Are low teacher expectations of students increasing workload? A solution

Posted on Posted in teachingideas

To Damian Benny’s tweet this morning for the prompt to finish this post. The question of what to mark is an important one and I would agree with the observation that teachers often spend a lot of time marking work that isn’t worthy of marking. This post isn’t an exploration of feedback and marking, nor will it delve into task design. Instead, a suggestion based upon what we are doing at my school to try to tackle this issue. The two-pronged attack is resulting in lower teacher workload and better work.

My foundations in outdoor learning have a lot to answer for. There, when sending young people out under remote supervision (where they may be without direct supervision from adults for hours at a time), it’s vital that they can get it right. First time, every time. For example, food. On a four-day expedition totalling 50-70 miles over mountainous terrain, there’s no margin of error to get food wrong. To introduce students to being able to self-regulate, each group followed the following rough plan (after being assessed as safe o handle the camping stoves):

  • Planning in groups a three-course expedition meal for £3. This had to contain at least 1500 calories, a hot drink and be able to be cooked on a single ring stove and feed two people.
  • Based on the old TV show Ready, Stead, Cook, each pair had to cook the food at school.
  • We all tasted the food (me with my tasting spoon) and provided feedback (‘did you read the cooking instructions? Is taking raw chicken a great idea?). Most food is inedible and unrealistic. What could you do differently next time to stop the boil in the bag rice from burning? That’s a tasty menu, but look at the washing up? Yes, but can it only be eaten with a spoon?
  • The menu is improved and students must practice their cooking skills.
  • Practice expedition – we arrive at the campsite in the dark, after school and a long drive. Tents must be erected and food made. Feedback is received.
  • During the three-day (one of which is under remote supervision) practice expedition each team cooks independently. After each breakfast and dinner, feedback is given from peers and staff around the food. Was it worth the weight? Was the shortcut of packet mash worth it? How is it eating beans for 5 straight meals? Feedback is given soon after the food as well as during. Participants don’t write anything down and neither do staff, but there is a lot to remember and think about.
  • The menu is redesigned and further practice ensues.
  • During the final expedition, the students are fully independent and an assessment of food choice and cooking ability is included in the final verdict.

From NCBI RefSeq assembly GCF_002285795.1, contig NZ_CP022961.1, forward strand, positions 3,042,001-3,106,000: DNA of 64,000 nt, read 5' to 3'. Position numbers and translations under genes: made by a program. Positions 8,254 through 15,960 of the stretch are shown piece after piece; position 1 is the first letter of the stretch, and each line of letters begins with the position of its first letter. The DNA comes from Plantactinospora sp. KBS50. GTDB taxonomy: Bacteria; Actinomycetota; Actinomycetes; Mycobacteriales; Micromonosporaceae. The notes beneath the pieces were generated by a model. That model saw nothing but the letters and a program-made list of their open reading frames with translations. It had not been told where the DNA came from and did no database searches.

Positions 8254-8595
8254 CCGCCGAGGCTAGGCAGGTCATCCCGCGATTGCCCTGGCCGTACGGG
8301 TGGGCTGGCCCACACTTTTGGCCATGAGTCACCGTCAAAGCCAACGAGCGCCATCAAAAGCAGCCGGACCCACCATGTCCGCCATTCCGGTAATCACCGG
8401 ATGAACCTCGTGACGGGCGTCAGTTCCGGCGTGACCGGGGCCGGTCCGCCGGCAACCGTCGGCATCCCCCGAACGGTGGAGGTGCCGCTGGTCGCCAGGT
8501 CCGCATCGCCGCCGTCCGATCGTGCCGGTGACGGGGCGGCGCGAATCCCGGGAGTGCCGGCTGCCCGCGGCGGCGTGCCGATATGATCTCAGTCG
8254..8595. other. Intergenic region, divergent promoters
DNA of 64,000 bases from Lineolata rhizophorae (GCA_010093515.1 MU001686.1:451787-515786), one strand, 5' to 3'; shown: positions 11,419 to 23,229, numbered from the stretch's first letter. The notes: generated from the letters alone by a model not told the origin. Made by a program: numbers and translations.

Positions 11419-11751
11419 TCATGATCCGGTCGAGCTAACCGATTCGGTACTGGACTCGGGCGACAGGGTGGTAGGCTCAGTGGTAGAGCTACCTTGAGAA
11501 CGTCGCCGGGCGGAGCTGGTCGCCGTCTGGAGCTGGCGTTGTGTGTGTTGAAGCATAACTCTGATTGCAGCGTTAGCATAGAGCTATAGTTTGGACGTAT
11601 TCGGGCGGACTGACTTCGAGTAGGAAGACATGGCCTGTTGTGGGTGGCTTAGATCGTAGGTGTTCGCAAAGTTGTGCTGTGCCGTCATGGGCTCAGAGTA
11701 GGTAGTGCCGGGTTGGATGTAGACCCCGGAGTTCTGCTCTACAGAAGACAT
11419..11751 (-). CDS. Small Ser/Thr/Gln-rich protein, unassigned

The point is that students go through many iterations of their menu before they settle on the final verdict. During each phase feedback1 is sought and given from peers, staff and each individual. Although nothing is written, the students get it right when it matters.

Often in the classroom, teachers feel that they have to mark, rather than give feedback2, to every written piece of work. I’ve wondered how the outdoor learning model could be used to encourage self-regulation2, better feedback, better work from students and lower workload for teachers. I’ve come to the model below:

The diagram shows the enquiry process. Please don’t confuse this with either discovery learning or independent, facilitated learning as explicit instruction is required not only for the content but also the procedures at each stage. It’s a model moving young people toward independence.

The key is the yellow box. At the reflection stage, student receive feedback about their work, but only submit their work when it is finished, has received feedback and been improved. The feedback at this stage is self, from peers and staff but, crucially, not written. Before this stage students may have had an outcome modelled to them and Allison and Tharby list a number of fantastic ways in which to provide further examples, such as:

  • Anthology of excellent work;
  • Excellent work displayed on the walls;
  • Excellent models from peers, teachers and experts and deconstruct them;
  • Visits to our own wall of excellence;
  • Deconstruct exam mark schemes.

In addition, teachers can employ coaching questions and other interventions to nudge students to create better work, before they commit their work to assessment. Teachers must resist the urge to grade or provide detailed written feedback. Examples employed include:

  • A dot in the main where there are errors to correct;